Greener Grass

I was just reading this about the National Geographic Bee and the comments on it.

Quite a few of the comments pointed out the fact that all the three finalists had Indian parents, and speculated that parental incentive and involvement probably played a large role in the results.

Going by what I’ve been exposed to, India does have a great affinity towards contests such as these. Spelling bees, quizzes, olympiads…any sort of contest to pit our mental abilities against each other has always been very popular. Remember Siddharth Basu’s Quiz Time (the quizmaster’s decision is final!), Bournvita Quiz contest on the radio (and later on TV), and of course, BBC’s Mastermind? All prior to the TRP-tripping Kaun Banega Crorepati, of course.

A lot of it had to do with being able to ingest large quantities of trivia and spew it out at the right time. Memory played quite an important role, though quizzes later played up the jigsaw angle more — you could figure out the answer if you could put the clues together.

In some ways, I see this ability as a direct offshoot of the way our education system is set up. There always was and still is an over-emphasis on the ability to deliver a properly-worded answer relying more on memory, never mind if the concept itself is still wrapped up in a fog. The clear demarcation of theory and practicals is one of the banes of our education system.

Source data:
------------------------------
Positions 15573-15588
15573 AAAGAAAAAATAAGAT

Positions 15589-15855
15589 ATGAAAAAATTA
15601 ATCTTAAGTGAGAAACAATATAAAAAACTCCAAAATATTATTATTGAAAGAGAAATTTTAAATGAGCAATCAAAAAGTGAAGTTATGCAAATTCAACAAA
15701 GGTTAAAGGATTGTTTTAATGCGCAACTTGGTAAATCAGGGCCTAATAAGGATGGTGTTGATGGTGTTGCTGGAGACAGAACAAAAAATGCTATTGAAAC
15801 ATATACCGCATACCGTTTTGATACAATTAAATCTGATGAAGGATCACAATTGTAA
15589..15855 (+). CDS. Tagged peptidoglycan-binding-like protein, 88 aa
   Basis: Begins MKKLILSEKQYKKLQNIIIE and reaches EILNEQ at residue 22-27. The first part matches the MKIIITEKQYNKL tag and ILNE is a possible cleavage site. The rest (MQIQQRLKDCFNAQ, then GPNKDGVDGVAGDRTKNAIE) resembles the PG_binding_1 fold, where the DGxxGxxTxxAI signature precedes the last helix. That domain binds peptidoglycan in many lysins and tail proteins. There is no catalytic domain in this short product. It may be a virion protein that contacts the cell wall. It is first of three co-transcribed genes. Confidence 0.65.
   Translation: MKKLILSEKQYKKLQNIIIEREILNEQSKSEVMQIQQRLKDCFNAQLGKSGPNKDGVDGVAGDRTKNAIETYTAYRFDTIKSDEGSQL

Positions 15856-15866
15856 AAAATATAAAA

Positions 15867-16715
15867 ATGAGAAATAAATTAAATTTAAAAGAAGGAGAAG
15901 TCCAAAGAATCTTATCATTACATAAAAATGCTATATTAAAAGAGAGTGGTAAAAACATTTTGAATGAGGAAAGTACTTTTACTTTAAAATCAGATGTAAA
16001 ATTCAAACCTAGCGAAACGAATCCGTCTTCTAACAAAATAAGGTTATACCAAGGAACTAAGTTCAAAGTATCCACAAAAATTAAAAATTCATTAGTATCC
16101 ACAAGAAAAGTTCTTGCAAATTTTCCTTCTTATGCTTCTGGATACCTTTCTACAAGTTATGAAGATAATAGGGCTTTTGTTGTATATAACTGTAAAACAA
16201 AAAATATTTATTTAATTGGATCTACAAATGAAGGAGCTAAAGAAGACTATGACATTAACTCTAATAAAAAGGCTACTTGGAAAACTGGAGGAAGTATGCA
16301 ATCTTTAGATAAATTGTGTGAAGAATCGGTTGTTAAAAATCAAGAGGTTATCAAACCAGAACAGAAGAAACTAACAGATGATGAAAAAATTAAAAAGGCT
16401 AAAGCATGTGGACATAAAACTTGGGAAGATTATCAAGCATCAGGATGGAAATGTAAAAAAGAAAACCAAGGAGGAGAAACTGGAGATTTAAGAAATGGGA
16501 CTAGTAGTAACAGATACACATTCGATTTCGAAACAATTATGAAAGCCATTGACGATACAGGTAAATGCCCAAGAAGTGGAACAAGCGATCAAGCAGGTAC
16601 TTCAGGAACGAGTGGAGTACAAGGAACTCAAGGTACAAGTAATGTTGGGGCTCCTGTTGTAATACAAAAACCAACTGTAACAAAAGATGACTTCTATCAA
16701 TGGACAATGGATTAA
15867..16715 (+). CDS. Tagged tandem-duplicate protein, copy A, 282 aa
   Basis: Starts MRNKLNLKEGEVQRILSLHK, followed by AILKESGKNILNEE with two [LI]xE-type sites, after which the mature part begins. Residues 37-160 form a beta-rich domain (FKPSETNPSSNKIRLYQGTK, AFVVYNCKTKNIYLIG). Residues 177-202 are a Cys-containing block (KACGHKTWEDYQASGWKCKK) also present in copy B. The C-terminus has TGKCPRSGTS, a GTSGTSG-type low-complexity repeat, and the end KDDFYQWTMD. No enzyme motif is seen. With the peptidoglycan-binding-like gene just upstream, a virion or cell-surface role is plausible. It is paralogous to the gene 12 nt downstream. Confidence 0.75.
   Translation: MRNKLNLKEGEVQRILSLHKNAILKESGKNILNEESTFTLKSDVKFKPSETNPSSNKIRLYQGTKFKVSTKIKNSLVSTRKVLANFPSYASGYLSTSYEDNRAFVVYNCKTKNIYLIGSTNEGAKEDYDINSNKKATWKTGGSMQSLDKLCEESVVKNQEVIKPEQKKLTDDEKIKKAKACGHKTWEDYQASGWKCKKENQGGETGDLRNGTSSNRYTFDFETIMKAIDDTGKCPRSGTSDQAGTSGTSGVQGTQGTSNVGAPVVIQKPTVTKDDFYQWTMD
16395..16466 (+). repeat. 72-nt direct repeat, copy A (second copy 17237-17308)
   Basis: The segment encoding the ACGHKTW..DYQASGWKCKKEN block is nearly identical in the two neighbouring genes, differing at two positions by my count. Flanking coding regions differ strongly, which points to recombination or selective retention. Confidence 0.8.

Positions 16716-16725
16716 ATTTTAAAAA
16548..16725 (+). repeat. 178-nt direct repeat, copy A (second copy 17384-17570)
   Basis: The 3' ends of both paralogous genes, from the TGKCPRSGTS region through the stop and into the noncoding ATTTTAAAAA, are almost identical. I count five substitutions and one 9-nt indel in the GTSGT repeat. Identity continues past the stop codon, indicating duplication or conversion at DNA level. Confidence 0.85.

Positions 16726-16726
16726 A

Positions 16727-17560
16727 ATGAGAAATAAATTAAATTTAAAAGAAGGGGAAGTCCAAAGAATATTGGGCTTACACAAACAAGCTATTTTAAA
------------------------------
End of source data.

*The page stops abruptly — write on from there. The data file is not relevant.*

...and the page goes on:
The other link I see is the parental involvement. In India, parents are closely involved at every stage of education. Right from the rush to procure a seat at a “good” pre-school, to the stampede to get into a “good” school, and from then on, to push and prop the child to top the class consistently…parents are on top of the game. The competition is intense, the pressure and stress is severe, the Damocles’ sword of marks dangles perpetually over young lives, and parents, terrified of an unsure future, will simply just not let up. They are, to put it plainly, not just involved, but excessively involved.

Many concerned parents are now in the same boat, thinking of the academic pressures children face, and how best to lighten the load without losing out to the competition, which is a fact of life. (Having just witnessed a niece and a nephew go through the ordeal that is the twelfth grade, I can personally attest to the magnitude and gravity every single mark possesses. I have come away both shaken and stirred. I shudder to think of going through this some years later for Lil D. It appears to be just too much based on too little, and it is scary!) Many folks bemoan the fact that our education system (and the professional scene) is still behind the West in terms of granting the freedom and encouraging children to pursue their true passions.

That is why I felt it was rather ironic that the comments on the article seem to be impressed by the very qualities that we in India would like to replace!

Is it a case of undervaluing what our education system does give us, and overvaluing what it does not? How do we strike that happy balance for our children — the ability to be part of the system, yet stay over and above it? Is it even possible? I guess only time will tell.

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